As per the request of Ukraine, the United Kingdom has affirmed that it will provide long-range missiles to support Ukraine in its battle against the Russian forces.
According to the manufacturer, the Storm Shadow cruise missile is capable of reaching distances exceeding 250km (155 miles), whereas the US-supplied Himars missiles that Ukraine has access to can only travel about 80 km (50 miles) at most.
The UK’s decision to provide Ukraine with the Storm Shadow missiles is intended to provide them with the best chance of self-defense, according to UK Defence Secretary Ben Wallace.
The missiles can be launched from aircraft, which means that Ukrainian pilots will be able to remain farther away from the conflict zones due to their longer range.
Once released, the Storm Shadow missile descends to low altitudes to prevent detection by enemy radar and subsequently utilizes an infra-red seeker to locate its target.
During a session of the House of Commons, UK Defence Secretary Mr Wallace declared that the UK would supply Ukraine with more weapons following its repeated appeals to the West for support.
Mr Wallace emphasized that the missiles would empower Ukraine to resist the Russian forces encroaching on their sovereign territory. He attributed the UK’s decision to Russia’s alarming conduct, which has involved attacking civilian infrastructure within Ukraine.
Mr Wallace also stated that he had contacted Russian Defence Minister Sergei Shoigu in December, warning him that the UK would provide Ukraine with more potent weapons if Russia continued its offensive activities.
According to Mr Wallace, the missiles are either currently in Ukraine’s possession or en route to the country, and their provision was a proportionate response to Russia’s recent aggressive actions. He stated that Russia’s invasion of Ukraine made this move necessary.
The Defence Secretary also stated that the Storm Shadow missiles were compatible with Ukraine’s existing Soviet-era aircraft, and commended the technicians and scientists responsible for making this possible.
However, he cautioned that the missiles’ range was inferior to those of Russia’s own missile systems, with some of Moscow’s weapons capable of travelling much further.
In a previous statement, Ukrainian Defence Minister Oleksii Reznikov stated that longer-range missiles would not be utilized to attack targets within Russia’s borders.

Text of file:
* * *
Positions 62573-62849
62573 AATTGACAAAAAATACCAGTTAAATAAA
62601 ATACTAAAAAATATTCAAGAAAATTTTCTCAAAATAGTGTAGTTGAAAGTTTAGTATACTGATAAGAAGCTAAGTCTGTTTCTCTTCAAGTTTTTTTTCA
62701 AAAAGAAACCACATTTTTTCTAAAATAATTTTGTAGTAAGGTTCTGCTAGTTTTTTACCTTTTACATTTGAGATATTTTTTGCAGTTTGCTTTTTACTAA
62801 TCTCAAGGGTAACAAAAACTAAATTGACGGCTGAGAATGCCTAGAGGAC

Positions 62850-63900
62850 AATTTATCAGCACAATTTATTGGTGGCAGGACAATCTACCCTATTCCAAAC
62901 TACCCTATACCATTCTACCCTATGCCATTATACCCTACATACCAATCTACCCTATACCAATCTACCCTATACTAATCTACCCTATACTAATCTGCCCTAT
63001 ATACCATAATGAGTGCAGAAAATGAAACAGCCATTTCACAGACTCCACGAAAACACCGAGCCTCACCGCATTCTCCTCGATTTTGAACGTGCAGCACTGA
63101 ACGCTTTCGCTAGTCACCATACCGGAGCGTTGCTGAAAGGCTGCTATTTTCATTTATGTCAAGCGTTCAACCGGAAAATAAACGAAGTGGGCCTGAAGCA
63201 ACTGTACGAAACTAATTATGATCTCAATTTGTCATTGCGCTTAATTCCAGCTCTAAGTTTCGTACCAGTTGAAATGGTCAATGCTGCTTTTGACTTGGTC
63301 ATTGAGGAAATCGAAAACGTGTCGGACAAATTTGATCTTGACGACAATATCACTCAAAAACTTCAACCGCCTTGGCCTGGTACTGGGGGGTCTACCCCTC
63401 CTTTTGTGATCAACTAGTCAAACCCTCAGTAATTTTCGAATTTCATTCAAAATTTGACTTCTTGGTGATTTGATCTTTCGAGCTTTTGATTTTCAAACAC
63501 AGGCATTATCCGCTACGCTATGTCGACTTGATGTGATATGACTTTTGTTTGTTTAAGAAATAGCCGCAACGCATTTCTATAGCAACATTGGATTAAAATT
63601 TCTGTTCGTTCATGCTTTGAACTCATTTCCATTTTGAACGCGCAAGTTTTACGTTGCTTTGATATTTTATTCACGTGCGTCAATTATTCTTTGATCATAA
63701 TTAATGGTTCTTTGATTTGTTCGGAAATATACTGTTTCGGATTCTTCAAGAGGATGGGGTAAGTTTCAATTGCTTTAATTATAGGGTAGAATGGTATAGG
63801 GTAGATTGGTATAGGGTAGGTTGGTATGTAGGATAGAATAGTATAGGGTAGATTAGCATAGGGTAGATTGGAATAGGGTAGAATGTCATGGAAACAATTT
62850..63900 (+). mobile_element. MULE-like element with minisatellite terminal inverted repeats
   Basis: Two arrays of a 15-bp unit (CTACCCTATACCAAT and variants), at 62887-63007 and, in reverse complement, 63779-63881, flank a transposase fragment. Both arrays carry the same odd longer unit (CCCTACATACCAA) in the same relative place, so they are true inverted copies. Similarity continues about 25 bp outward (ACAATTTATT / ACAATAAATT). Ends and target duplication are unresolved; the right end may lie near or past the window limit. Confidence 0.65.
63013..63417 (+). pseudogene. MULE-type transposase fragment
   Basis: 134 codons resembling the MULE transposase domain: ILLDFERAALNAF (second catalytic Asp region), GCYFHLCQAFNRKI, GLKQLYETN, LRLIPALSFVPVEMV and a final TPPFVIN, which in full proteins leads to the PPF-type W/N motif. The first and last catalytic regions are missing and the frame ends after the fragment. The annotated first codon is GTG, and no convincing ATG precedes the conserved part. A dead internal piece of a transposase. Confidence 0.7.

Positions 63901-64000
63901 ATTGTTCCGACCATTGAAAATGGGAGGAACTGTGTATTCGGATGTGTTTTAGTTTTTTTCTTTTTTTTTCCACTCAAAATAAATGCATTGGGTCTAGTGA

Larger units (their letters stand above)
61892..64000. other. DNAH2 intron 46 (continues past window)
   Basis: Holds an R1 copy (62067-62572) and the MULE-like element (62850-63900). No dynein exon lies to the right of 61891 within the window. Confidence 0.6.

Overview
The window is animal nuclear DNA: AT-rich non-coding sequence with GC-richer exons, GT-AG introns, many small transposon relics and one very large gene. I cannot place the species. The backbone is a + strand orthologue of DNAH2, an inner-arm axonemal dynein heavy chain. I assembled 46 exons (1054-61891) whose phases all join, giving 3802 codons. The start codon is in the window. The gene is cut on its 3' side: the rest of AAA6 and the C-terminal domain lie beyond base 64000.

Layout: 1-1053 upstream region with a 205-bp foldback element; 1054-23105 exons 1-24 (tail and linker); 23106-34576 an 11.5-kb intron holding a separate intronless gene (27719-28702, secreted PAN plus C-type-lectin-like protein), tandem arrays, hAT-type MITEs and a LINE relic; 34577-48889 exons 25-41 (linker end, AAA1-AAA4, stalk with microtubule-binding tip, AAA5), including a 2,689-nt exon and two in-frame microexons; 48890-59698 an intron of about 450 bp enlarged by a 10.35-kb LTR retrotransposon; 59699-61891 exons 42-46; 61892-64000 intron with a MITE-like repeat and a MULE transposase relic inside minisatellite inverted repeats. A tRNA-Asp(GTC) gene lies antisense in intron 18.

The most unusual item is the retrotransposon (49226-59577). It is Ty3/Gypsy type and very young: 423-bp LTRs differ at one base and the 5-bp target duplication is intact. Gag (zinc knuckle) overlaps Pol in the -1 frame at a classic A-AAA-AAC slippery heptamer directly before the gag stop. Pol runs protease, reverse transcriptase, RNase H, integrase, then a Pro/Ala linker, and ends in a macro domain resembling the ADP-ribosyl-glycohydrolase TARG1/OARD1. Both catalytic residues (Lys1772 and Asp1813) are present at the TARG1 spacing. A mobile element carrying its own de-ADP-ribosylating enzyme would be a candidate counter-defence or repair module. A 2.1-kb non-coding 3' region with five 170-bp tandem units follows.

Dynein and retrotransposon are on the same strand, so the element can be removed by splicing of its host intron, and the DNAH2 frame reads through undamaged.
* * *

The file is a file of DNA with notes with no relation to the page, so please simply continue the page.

Ukrainian President Volodymyr Zelensky stated that his country requires additional time before launching a counteroffensive, allowing for more Western military aid to arrive in the nation.
Zelensky expressed in an interview with European public service broadcasters published on Thursday that, with the aid currently available, Ukraine could progress and triumph, but doing so would result in significant losses.
He stated that this outcome was unacceptable and, as a result, more time was required. Ukraine is still anticipating the arrival of various supplies, including armored vehicles such as tanks, which Zelensky stated were arriving in groups.
At an EU meeting, he asserted that if Ukraine were capable of striking targets up to 300 km away, the Russian army would be unable to defend itself, resulting in a defeat for Russia.
He also stated that Ukraine was willing to provide any necessary assurances that the missiles supplied by the UK would not be employed to launch attacks on Russian soil.
In February, UK Prime Minister Rishi Sunak announced his willingness to send long-range missiles to Ukraine, and the British government initiated a procurement bidding process for the weapons.
Mr Sunak stated that it was crucial for the UK to assist Ukraine in protecting its cities from Russian attacks and Iranian drones, declaring that the UK would be the first nation to provide Ukraine with longer-range weapons.
Kremlin spokesperson Dmitry Peskov issued a statement on Thursday, asserting that Moscow would respond appropriately if Ukrainian forces employed any British-supplied Storm Shadow weapons.
The Storm Shadow missile has previously been employed by both British and French air forces and was utilized in military operations in Iraq, Libya, and the Gulf.
The British-supplied missiles are solely deployable from aircraft, whereas French missiles can be launched from submarines and ships.
SOURCE: BBC AND NEWS AGENCIES